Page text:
Mr. Maust and Miss Catherine Baker were married January 31, 1877. She was born in Fayette County, Pennsylvania November 2, 1849, and has proved herself in every way a worthy associate to her honorable and upright husband.

Mr. Maust is a Republican. In his business life he has done well, and is now the owner of a good farm of one hundred and sixty acres, which he has brought to a high state of fertility, and substantial improvement. It compares with neighboring farms very favorably as to the excellence of its buildings and fine appearance. There is a grove of attractive character, containing among other trees a number of evergreens. The farm also affords an abundance of small fruits, and taken altogether is one of the best in the county.

James W. McCutcheon, who bears a substantial reputation as a wise and judicious businessman, is engaged in real estate operations on a very extensive scale in Rock Rapids. He was born in April 1842, in Rushville, Illinois, a son of Jesse McCutcheon, who was both a farmer and an attorney. Jesse McCutcheon was born in Kentucky, and died in Canton, Illinois, at the age of fifty-two years. His widow is still living, and has her home with her son James W. She was born in Tennessee and was the mother of four children, three of them girls that have now passed on to the better world.

After his father's death Mr. McCutcheon returned to the farm with his mother and sisters, and there they lived together until all became of age, when the property was divided, and he received as his share, one hundred and sixty acres. He lived here longer than he would otherwise have done, but from a feeling of duty to his mother and sisters.

The circumstances of the family admitted little schooling for the only son, but his father had taught him so well that he was later able to easily pass the examination and enter high school. After his father's death and the panic of 1857, the family found their income so lessened that in the hands of the renter the farm could not produce them a living. So the son advised all to return to it. This they did with him as the active manager, and displaying those sound business qualities that have marked his life career. Much as he desired to do, the care of the family estate kept him from enlisting in the Civil War.

Mr. McCutcheon kept on and on, and reflected that nearly all the rich men he knew had become so by buying Illinois cheap lands at an early date. So, in 1883, he sold out in his Illinois home, and the spring of 1884 came to Lyon County, Iowa. He bought one hundred and sixty acres of land, adjoining the city limits and already partially improved, where he lived one year before he came to Rock Rapids. Here he is engaged in buying and selling farmlands; thousands of acres have been handled by him. While people are apt to point him out on the street as a retired capitalist he is as busy and active and so up-to-date a business man, that the thought of a retired life for him is out of the question for many years to come. When he first came here he little dreamed that he would deal so largely in land, but he grasped the opportunity, and has met with large success.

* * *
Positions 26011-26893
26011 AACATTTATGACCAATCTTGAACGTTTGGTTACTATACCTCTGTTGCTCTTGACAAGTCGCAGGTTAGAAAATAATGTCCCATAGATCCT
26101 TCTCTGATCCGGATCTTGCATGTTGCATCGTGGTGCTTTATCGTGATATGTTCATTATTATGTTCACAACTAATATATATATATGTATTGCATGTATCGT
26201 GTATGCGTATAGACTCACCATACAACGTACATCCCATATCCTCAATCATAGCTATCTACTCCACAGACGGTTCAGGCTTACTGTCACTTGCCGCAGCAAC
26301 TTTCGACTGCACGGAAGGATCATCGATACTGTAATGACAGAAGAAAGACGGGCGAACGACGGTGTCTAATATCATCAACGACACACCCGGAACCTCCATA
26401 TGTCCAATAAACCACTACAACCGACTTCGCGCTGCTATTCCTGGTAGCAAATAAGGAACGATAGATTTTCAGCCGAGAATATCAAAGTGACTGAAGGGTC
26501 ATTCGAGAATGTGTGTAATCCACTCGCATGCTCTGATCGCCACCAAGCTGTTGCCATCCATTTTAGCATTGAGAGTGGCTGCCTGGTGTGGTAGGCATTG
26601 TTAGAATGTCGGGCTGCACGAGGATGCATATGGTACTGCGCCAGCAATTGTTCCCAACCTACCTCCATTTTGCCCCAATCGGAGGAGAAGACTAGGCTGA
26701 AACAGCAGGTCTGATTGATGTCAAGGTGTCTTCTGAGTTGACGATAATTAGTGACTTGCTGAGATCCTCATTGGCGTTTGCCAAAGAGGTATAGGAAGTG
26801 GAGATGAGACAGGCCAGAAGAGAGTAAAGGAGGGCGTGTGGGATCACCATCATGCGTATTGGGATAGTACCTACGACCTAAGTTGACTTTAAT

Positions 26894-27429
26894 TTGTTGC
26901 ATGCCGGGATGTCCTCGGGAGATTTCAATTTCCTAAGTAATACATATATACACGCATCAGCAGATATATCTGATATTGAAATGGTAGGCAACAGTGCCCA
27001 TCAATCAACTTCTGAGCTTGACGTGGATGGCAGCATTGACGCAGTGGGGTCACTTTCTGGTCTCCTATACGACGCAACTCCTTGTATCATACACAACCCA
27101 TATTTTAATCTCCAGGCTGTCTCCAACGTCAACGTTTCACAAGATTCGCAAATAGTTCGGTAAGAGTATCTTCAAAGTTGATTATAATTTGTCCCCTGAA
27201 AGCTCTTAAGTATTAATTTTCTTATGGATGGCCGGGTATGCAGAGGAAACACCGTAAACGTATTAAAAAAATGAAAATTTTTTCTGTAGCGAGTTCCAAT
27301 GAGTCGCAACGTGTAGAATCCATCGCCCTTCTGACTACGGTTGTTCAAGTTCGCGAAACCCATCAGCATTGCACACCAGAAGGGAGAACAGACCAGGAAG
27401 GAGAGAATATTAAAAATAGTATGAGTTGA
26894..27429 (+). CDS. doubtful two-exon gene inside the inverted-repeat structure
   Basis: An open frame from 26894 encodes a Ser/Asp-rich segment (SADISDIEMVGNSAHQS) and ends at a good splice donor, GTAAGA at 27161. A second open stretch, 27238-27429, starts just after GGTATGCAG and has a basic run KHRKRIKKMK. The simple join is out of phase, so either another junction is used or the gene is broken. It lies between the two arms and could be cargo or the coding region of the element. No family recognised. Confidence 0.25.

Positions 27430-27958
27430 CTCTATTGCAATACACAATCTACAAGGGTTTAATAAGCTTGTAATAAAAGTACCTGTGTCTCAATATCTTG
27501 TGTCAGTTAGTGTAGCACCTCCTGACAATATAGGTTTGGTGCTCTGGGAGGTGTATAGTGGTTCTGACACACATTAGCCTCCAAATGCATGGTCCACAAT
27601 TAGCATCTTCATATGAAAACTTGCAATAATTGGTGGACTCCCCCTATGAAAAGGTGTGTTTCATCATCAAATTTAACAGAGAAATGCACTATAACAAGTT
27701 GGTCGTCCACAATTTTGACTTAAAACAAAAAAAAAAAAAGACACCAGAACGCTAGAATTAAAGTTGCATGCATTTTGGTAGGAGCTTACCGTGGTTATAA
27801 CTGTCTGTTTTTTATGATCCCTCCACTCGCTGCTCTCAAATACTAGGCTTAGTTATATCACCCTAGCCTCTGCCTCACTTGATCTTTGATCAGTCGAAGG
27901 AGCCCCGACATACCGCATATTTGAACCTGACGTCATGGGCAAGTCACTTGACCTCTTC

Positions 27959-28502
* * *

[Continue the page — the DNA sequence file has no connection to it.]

The first marriage of Mr. McCutcheon was in 1870, when Miss Lydia Huntley became his wife. She died less than a year after her wedding. In 1873 he was again married, Miss Belinda Cheek becoming his wife. They were married in Canton, Illinois. To this union was born five children: Frank died at the age of twelve years; Lydia is a graduate of the State University of Iowa; James, who is now in Seattle, spent two years at the University; Florence and Allen are students in the Rock Rapids schools.

Mr. McCutcheon is a Republican, but believing in free silver voted for W.J. Bryan in 1896. In 1900 he voted for McKinley. In Illinois he cast his first vote for Abraham Lincoln on the occasion of his second election. While located there he held various local positions, but no aspirations for political honors were ever displayed by him. He is a straight-out businessman. He was also a stockholder and a director in a bank, but in Lyon County he has confined himself to real-estate. Both husband and wife take a very active part in the affairs of the Congregational Church, to which they have liberally contributed, and where they are much esteemed and beloved for their genuine worth and Christian character.

Chancy R. McDowell, who is very prominent in banking affairs at Doon, Lyon county, and is widely known as a man of judgment and sound financial principles, was born in Waynesboro, Pennsylvania, June 9, 1876, and is a son of James McDowell, who was a native of Franklin county, Pennsylvania, and a blacksmith by trade. He is still living, though advanced in years. His father, William McDowell, was born in the north of Ireland, and came to this country while still a young man. He also followed the occupation of a blacksmith. Mary (Summers) McDonand, the mother of Chancy B., was born in Franklin county, Pennsylvania, the daughter of Henry Summers, a farmer of English descent. Her mother lived to be eighty-six years old. She had nine children, all of whom lived to maturity.

C.R. McDowell

There were five sons, of whom several served in the Union army.